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Writers in the Region 6

Annie Dalton interviews J.L. Carr

This 44 minute VHS video was published in 1988 by the Nottingham Video Project of East Midlands Arts in their Writers in the Region series. EAst Midland Arts is now defunct.

The first 20 minutes consists of an interview with Stanley Middleton; the second 20 minutes is an interview with J.L. Carr. I paid to have the video transferred to a digital format and receive a copy so that the archive would have it. I have transcribed the converstation between Carr and Annie Dalton, below.

The published VHS video of J.L. Carr is based on four analogue U-matic video tapes of recordings, each of 20 minutes, which are now held by the Media Archive for Central England (MACE) at the University of Lincoln. There is a shot in the published video that is not on the orginal tapes, so I suspect that one of the original tapes is missing. The numbers 7, 9, 10 and 11 are written on the four original tapes suggesting that one, number 8, is missing.

The interview with Annie Dalton was recorded in the garden of Carr's house in Kettering. Carr was asked questions about A Month in the Country and What Hetty Did, which Carr had just published himself. There are shots of a stone sculpture in his garden and of him packing up some small books in his office (using a proof of a map to wrap them). Carr is also shown walking into the churchyard at Newton-le-Willows where he reads a passage from A Month in the Country in which Birkin first meets Alice Keach.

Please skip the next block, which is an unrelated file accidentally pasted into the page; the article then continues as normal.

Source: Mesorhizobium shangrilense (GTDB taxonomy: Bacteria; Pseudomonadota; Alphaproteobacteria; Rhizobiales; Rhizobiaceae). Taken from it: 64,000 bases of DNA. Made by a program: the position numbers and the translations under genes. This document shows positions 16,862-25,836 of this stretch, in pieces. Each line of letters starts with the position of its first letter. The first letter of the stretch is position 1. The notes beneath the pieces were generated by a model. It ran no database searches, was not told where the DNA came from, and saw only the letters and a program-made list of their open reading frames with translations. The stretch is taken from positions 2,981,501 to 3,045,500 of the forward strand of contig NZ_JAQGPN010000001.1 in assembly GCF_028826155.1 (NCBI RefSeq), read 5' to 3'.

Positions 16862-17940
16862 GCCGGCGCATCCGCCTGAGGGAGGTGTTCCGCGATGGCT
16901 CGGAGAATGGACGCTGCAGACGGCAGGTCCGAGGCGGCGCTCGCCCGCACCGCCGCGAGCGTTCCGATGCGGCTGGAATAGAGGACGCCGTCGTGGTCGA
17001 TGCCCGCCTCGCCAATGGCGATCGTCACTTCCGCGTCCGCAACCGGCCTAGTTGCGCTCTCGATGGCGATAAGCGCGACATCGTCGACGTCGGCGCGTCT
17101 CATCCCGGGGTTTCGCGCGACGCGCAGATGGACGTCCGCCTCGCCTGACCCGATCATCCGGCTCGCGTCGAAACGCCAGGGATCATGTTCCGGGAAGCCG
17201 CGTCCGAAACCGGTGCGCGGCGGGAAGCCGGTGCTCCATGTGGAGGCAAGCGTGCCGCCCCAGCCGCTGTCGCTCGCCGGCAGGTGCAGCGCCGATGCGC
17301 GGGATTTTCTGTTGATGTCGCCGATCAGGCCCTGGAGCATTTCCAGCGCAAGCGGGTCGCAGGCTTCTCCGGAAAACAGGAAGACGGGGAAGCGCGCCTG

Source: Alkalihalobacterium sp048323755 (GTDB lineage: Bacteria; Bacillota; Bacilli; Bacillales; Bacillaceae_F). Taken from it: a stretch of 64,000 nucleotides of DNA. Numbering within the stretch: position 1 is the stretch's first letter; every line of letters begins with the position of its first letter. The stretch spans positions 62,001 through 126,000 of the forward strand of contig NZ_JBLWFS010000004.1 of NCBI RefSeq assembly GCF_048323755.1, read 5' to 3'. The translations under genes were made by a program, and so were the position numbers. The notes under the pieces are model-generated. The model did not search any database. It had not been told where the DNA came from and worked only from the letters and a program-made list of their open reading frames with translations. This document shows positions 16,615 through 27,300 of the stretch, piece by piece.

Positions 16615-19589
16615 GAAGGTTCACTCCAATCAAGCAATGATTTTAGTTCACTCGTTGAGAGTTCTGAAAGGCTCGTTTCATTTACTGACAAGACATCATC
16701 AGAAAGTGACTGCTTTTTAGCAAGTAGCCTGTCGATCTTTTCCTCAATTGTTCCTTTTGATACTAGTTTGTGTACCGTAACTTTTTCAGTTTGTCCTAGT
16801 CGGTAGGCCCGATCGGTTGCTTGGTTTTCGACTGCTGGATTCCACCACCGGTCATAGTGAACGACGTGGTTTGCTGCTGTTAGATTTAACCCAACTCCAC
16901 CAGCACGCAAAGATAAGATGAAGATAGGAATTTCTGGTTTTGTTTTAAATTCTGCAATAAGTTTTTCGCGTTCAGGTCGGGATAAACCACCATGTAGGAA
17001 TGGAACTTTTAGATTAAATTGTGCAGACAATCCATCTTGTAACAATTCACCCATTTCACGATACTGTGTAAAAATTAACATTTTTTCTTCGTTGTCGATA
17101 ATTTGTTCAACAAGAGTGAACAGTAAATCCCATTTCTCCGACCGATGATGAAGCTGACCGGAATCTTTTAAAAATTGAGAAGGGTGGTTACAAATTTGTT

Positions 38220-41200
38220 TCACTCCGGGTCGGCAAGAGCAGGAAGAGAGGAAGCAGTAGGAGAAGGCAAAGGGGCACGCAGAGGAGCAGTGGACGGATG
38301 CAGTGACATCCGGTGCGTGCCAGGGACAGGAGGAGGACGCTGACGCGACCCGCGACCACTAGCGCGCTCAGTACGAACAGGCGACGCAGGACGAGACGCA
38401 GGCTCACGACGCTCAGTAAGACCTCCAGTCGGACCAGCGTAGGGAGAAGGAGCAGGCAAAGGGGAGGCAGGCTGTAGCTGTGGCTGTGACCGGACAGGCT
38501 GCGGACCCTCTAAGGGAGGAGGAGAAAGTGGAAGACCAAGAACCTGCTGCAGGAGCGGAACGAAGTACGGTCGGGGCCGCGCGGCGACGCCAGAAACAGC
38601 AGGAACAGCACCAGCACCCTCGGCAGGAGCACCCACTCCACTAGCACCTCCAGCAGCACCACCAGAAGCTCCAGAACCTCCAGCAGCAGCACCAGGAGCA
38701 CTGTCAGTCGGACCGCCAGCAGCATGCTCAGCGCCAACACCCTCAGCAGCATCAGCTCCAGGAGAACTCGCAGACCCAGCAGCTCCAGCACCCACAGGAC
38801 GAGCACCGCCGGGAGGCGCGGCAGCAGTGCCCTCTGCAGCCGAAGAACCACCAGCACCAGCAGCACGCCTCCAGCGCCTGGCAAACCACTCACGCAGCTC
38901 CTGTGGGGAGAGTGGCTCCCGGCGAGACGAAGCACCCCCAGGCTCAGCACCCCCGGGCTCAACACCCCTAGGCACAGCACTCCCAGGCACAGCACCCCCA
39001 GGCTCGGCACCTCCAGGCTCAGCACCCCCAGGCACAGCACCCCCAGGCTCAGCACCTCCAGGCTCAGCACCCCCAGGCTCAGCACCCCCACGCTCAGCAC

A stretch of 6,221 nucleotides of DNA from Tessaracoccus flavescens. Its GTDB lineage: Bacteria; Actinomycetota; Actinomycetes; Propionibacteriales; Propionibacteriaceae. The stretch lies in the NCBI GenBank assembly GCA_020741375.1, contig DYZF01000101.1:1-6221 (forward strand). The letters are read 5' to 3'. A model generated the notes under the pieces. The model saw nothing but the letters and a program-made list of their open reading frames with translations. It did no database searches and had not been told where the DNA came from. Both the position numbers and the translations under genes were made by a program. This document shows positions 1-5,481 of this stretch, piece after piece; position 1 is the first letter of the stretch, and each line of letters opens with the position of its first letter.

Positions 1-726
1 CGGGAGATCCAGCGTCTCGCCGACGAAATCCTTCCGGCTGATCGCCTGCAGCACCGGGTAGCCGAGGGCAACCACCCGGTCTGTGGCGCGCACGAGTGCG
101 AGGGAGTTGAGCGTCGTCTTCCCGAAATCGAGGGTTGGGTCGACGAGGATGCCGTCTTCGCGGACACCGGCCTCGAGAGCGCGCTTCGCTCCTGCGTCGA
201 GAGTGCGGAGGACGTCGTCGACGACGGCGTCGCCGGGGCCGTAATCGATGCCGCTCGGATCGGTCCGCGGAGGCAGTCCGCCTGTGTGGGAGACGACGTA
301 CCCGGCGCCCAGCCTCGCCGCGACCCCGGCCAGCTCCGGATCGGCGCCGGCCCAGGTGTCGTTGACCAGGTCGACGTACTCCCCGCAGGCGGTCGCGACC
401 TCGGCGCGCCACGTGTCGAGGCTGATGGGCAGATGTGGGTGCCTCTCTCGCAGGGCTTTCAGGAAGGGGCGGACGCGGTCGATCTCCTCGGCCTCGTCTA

Image of photo

J.L. Carr in 1992, taken by Drew Gardner. Used with permission.




[Background music]

[Annied Dalton (AD) voiceover]

[James Lloyd Carr, like Stanley Middleton, is a novelist who lives in the East Midlands but unlike him was originally born and brought up in the North Riding, the son of a Methodist lay preacher. Also like Middleton, the greater part of his professional life has been spent in education. He originally came to Kettering in Northamptonshire to take up the Headmastership of a Primary School in the town.